CHICAGO May 31 A new drug for the most common
form of leukemia in adults improves survival for patients whose
disease has worsened despite standard treatment, according to
late-stage study findings released on Saturday.
Ibrutinib, sold by Pharmacyclics Inc and Johnson &
Johnson under the brand name Imbruvica, was approved by
U.S. regulators for treatment of chronic lymphocytic leukemia in
The therapy "beat the pants off" of ofatumumab, or Arzerra,
marketed by GlaxoSmithKline Plc, in the Phase 3 trial,
said Dr. John Byrd, the study's lead investigator and a
professor of medicine at the Ohio State University Comprehensive
Cancer Center in Columbus, Ohio.
The trial involved 391 patients with chronic lymphocytic
leukemia that had progressed after two or more prior therapies.
Standard treatment for such patients is a combination of
chemotherapy and an antibody drug, such as Arzerra.
The results were presented at the American Society of
Clinical Oncology (ASCO) meeting on Saturday in Chicago.
At a median follow-up of 9.4 months, the study found that
ibrutinib lowered the risk of death by 57 percent compared with
ofatumumab. Researchers said they expect the trial to result in
median overall survival in the range of several years.
At median follow-up, 86 percent of patients on ibrutinib had
responded to the drug and were continuing treatment with minimal
side effects, compared with response rates between 35 percent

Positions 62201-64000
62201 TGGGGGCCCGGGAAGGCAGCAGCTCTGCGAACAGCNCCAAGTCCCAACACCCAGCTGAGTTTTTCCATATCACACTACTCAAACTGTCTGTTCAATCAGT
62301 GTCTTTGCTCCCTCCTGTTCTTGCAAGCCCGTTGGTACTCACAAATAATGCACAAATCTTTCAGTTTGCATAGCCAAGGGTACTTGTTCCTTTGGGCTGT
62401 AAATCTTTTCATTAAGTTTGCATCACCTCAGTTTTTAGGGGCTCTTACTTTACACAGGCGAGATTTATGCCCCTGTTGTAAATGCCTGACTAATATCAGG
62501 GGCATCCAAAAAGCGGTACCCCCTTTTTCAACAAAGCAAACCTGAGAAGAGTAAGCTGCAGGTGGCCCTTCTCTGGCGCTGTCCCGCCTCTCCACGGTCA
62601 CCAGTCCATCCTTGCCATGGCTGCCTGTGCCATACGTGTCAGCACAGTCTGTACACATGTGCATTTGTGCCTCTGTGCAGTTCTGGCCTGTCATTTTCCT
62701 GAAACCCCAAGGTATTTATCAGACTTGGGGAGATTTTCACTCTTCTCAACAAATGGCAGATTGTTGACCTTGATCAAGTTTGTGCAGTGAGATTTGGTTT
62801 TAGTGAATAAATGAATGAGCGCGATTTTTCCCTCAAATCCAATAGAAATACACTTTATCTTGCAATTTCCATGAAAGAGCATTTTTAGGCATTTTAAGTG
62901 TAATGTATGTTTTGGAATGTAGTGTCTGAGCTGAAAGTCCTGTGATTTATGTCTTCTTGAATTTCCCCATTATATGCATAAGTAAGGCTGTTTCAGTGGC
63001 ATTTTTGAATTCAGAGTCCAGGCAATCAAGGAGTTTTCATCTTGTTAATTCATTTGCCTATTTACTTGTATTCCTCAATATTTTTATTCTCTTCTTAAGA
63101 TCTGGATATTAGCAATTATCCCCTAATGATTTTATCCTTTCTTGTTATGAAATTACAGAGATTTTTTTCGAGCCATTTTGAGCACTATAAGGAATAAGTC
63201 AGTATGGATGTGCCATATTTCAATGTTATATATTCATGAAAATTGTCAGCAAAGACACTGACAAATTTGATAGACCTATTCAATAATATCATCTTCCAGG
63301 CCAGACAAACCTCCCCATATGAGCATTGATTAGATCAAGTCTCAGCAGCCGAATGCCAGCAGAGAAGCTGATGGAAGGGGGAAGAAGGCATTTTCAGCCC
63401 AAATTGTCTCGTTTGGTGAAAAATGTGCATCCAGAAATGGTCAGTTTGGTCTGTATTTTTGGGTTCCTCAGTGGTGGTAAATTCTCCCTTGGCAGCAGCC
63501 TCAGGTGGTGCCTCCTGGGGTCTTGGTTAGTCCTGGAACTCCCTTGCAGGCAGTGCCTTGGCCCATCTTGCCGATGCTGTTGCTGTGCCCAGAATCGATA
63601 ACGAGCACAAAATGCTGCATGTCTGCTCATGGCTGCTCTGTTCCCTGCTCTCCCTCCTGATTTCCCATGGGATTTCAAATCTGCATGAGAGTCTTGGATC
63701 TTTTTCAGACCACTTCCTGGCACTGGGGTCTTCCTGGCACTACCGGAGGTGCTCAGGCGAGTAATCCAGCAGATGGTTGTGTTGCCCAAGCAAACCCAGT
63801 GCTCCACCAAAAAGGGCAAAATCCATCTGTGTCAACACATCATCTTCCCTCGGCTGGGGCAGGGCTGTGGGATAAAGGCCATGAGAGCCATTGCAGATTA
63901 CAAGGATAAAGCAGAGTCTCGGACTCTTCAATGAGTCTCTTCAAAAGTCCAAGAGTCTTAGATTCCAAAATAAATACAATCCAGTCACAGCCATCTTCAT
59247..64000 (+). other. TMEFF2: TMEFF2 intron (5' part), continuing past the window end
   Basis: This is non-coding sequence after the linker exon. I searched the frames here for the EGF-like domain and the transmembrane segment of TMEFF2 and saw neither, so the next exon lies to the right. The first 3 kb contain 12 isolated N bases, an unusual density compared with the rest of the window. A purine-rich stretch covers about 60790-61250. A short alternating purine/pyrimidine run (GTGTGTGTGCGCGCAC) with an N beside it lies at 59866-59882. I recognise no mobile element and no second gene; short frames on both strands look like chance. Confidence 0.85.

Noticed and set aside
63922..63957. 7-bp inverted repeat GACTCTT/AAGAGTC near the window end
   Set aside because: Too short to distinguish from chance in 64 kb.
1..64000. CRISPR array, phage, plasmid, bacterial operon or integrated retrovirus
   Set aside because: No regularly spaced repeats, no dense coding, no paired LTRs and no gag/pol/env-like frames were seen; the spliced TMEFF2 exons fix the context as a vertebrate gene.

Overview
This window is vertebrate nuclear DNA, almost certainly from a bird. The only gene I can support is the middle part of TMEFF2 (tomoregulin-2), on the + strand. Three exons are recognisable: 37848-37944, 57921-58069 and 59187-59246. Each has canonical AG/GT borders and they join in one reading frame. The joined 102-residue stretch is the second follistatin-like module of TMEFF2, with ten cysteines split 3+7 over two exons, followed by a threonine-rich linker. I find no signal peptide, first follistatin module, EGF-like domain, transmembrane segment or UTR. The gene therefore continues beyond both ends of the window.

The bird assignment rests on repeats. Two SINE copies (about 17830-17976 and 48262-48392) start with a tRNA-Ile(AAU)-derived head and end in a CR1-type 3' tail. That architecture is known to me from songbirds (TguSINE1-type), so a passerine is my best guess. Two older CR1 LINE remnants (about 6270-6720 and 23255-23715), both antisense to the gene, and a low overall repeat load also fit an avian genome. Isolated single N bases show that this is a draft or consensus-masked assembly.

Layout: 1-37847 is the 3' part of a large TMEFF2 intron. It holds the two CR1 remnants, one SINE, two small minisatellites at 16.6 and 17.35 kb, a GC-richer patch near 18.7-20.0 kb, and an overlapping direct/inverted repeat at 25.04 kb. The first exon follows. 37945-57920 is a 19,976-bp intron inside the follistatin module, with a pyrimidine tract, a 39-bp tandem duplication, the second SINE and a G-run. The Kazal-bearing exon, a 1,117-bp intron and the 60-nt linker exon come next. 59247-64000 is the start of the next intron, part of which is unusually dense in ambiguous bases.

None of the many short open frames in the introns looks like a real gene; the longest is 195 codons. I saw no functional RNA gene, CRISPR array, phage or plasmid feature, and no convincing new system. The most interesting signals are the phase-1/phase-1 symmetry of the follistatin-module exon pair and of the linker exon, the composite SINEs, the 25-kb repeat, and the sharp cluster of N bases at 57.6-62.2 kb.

and 40 percent for standard therapies, Dr. Byrd said.
Side effects associated with ibrutinib included diarrhea,
minor bleeding and heart arrhythmias.
"These results provide a compelling new treatment option for
patients with chronic lymphocytic leukemia, including older
adults with this disease, and will significantly change
(physicians') practice," Dr. Olatoyosi Odenike, a leukemia
expert at the University of Chicago said in an ASCO statement.
Odenike was not involved in the study.
The U.S. Food and Drug Administration in February approved
Imbruvica as a secondary treatment for chronic lymphocytic
leukemia. It was previously approved for mantle cell lymphoma
patients who have tried other therapies.
Studies are also under way to test the drug as an initial
treatment for chronic lymphocytic leukemia.
Imbruvica is an oral drug designed to target an enzyme known
as Bruton's tyrosine kinase and block the function of certain
Drugs in a similar class are under development by companies
including AbbVie and Gilead Sciences Inc.
Chronic lymphocytic leukemia, a slowly progressing form of
blood cancer, is diagnosed in about 16,000 Americans and will
kill around 4,600 every year, according to the American Cancer
(Reporting By Deena Beasley; Editing by Michele Gershberg and